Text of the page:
Delivering Prudent Healthcare in Wales »Prudent healthcare principles ensure patients receive the most appropriate treatments to achieve mutually-agreed goals.Learn more »
Law to safeguard & strengthen agricultural industry receives Royal Assent
A new Welsh law to protect low paid agricultural workers and strengthen the agricultural industry has been granted Royal Assent by Her Majesty the Queen.
- Local dialysis service making a difference for patients in North West Wales
- Minister meets volunteers helping victims of hate crime
Featured Article »Landmark Social Services law receives Royal Assent
- Law to safeguard & strengthen agricultural industry receives Royal Assent
In this section
- Business and economy
- Children and young people
- Culture and sport
- Education and skills
- Environment and countryside
- Equality and diversity
- Health and social care
- Food Hygiene Rating (Promotion of Food Hygiene Ratings) (Wales) Regulations
- Strategic Environmental Assessment: Environmental Report, Ireland Wales cooperation Programme 2014-2020
- Amending the Environmental Damage (Prevention and Remediation) Regulations 2009 to transpose Article 38 of the Offshore Safety Directive
- Statutory Guidance to the Independent Remuneration Panel for Wales in relation to the salaries of Local Authority Chief Executives
- Active Travel Action Plan
- Statutory Guidance for the Delivery of the Active Travel (Wales) Act 2013
Featured consultation »Draft Technical Advice Note 1: Joint Housing Land Availability Studies
70 days left
Section highlightThe Gender-based Violence, Domestic Abuse and Sexual Violence (Wales) Bill
The Bill aims to improve the Public Sector response in Wales to gender-based violence, domestic abuse and sexual violence.
Legislative programme 2013 - 2014 »
The First Minister detailed the 8 bills in the Welsh Government’s 5-year Legislative Programme that will be brought forward during the 3rd year of the Welsh Assembly.Learn more »
Section highlightProject pipeline update - June 2014
Our pipeline provides visibility of infrastructure investment activity across Wales.
1st Supplementary Budget 2014-15 »
The 1st Supplementary Budget proposes a number of changes to the Final Budget for 2014-15, which was published in December 2013.Learn more »
- Statistics & Research
Upcoming calendar »
See the schedule for all statistics and research releases.View upcoming calendar »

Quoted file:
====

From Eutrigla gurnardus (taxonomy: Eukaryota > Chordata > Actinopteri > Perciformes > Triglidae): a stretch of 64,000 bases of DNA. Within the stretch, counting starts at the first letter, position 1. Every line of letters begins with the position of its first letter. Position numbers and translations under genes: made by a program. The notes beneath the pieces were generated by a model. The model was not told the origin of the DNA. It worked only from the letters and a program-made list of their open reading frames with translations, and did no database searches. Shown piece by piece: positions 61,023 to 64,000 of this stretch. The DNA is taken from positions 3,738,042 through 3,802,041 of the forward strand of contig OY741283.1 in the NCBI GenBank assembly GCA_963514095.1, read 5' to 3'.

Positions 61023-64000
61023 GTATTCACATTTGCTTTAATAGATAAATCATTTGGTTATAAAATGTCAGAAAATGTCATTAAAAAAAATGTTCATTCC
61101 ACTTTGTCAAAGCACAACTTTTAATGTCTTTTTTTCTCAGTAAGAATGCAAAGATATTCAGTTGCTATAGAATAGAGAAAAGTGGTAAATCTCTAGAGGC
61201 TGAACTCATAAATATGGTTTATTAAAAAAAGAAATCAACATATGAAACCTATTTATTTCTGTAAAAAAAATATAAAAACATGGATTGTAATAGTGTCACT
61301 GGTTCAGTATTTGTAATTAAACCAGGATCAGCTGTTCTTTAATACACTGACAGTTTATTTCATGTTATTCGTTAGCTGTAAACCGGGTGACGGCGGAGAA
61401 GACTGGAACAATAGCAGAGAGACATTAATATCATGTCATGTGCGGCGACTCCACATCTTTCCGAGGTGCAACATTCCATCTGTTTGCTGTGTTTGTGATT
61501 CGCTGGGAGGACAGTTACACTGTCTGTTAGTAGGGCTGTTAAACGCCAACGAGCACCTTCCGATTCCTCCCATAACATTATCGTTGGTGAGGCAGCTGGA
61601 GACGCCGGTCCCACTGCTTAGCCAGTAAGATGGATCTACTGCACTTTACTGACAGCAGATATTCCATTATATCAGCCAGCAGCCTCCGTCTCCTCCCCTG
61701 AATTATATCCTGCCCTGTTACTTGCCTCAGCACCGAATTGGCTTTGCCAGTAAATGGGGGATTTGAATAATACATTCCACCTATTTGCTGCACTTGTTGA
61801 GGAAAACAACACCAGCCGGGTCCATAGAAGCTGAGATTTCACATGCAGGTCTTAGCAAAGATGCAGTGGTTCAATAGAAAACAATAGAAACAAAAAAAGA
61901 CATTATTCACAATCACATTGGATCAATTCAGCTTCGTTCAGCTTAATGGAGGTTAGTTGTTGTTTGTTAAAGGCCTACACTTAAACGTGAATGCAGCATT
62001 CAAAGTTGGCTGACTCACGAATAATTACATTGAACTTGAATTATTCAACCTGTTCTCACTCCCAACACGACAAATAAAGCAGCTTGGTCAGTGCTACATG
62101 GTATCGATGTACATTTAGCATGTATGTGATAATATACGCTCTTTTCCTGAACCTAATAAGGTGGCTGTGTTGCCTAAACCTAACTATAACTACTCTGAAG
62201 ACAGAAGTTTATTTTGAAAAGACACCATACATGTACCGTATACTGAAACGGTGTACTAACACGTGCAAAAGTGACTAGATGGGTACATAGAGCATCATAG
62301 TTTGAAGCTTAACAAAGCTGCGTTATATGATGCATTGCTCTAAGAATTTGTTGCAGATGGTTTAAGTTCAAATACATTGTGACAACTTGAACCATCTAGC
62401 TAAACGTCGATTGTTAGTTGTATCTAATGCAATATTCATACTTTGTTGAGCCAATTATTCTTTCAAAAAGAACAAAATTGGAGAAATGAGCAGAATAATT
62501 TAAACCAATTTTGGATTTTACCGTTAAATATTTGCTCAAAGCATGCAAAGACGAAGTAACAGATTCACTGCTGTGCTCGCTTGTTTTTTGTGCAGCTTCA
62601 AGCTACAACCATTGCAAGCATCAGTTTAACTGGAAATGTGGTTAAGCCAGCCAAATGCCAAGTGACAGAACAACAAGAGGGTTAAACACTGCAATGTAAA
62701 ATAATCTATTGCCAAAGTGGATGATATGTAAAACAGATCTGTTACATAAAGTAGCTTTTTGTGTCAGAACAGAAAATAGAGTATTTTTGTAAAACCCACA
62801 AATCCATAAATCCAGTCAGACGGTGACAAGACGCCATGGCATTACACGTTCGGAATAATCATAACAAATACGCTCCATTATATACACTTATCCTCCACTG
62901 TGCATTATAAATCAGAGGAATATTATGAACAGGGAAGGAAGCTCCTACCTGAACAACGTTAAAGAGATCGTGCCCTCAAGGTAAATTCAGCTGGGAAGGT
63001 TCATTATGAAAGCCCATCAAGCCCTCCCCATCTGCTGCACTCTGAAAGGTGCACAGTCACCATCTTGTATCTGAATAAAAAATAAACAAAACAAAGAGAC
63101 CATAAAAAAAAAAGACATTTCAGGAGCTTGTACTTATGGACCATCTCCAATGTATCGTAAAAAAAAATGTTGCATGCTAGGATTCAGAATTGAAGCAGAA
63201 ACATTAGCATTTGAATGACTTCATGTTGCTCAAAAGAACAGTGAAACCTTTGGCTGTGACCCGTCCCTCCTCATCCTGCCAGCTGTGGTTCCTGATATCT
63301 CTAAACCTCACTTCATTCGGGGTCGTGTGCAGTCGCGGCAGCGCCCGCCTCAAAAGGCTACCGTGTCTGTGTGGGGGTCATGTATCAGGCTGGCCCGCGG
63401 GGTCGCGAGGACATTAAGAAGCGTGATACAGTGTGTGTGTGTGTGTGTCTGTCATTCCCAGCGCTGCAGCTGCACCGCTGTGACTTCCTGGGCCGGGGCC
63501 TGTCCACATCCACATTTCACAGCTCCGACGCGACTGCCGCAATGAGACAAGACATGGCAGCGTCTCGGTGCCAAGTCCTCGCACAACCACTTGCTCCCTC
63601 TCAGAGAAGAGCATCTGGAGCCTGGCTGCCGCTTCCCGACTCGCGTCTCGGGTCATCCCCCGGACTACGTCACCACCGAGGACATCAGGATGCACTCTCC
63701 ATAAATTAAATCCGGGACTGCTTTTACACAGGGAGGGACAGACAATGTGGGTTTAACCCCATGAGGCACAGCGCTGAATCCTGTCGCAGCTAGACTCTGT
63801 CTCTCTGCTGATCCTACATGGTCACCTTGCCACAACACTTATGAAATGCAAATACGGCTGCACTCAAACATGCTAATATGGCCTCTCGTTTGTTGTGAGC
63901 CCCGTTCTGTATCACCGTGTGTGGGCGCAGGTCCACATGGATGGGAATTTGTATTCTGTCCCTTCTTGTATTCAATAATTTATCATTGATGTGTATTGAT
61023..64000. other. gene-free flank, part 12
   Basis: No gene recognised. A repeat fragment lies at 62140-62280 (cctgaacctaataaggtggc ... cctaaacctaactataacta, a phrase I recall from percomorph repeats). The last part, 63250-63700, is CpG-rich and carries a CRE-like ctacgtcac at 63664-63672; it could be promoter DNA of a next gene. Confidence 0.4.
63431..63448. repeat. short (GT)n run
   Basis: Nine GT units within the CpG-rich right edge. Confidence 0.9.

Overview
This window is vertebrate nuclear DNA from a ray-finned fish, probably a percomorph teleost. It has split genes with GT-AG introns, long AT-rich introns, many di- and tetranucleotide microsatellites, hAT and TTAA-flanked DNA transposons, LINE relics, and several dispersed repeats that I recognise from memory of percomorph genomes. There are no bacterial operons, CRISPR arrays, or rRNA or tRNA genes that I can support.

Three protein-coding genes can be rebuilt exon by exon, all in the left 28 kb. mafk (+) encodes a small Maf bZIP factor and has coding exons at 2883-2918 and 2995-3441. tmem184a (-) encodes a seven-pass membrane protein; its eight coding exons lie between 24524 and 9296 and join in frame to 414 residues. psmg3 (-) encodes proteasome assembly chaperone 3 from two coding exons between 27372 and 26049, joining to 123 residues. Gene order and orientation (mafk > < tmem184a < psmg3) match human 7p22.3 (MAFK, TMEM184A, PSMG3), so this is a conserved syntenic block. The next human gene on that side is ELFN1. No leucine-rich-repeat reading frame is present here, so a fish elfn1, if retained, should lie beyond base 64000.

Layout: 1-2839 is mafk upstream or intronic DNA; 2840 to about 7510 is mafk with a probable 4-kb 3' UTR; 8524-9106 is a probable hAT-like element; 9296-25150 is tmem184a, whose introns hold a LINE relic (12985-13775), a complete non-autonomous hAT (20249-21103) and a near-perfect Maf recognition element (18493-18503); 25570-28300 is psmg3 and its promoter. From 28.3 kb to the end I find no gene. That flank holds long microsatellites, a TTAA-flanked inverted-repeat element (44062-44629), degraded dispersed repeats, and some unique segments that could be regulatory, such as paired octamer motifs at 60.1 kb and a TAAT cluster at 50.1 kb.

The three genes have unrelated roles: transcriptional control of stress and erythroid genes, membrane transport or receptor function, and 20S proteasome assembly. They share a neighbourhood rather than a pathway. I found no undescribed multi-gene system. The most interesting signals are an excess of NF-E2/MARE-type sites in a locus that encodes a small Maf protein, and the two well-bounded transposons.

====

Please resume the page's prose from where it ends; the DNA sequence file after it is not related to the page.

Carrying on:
Wales’ 22 unitary authorities (county and county borough councils) deliver a wide range of services.
Some, for example education, must be made available under UK and Welsh law; others are provided at the discretion of individual authorities. A typical list of local authority services would include:
- trading standards
- libraries, leisure and tourism
- environmental health, refuse and recycling
- transport and highways
- social services.
While the history of local government in Wales stretches back at least to the 16th century, the existing 22 Welsh single-tier, unitary authorities date from 1996. They are not divided into county and district councils, as local authorities are in much of England. On a more local level, community and town councils provide services in their immediate areas.
All local authorities are democratically accountable through elections held every four years. Local authorities have a cabinet-style executive with the dominant political group or coalition making decisions under the scrutiny of the council as a whole. They have extensive staff structures headed by a chief executive, who works with other senior officers on day-to-day business and decision-making.
Local authority funding and policy
Welsh unitary authorities spend almost £7 billion a year on their services. The sums making up this total vary considerably between larger authorities such as Cardiff and smaller ones like Merthyr Tydfil and Anglesey. The Welsh Government provides around 80 per cent of unitary authority revenue funding, whilst council tax makes up most of the remainder.
The Welsh Government sets the broad policy agenda for local authorities in Wales, but avoids using its powers to control how they operate. Our work with local authorities is firmly on the basis of partnership. Local authorities also work in close partnership with other bodies, such as the NHS and the police.
All unitary authorities in Wales are members of the Welsh Local Government Association (WLGA). The WLGA represents their collective views and interests and advises and supports individual authorities. The Welsh Government funds some WLGA projects, such as its work on equality and service improvement.
Working in Partnership provides information about the working relationship between the Welsh Government and local authorities.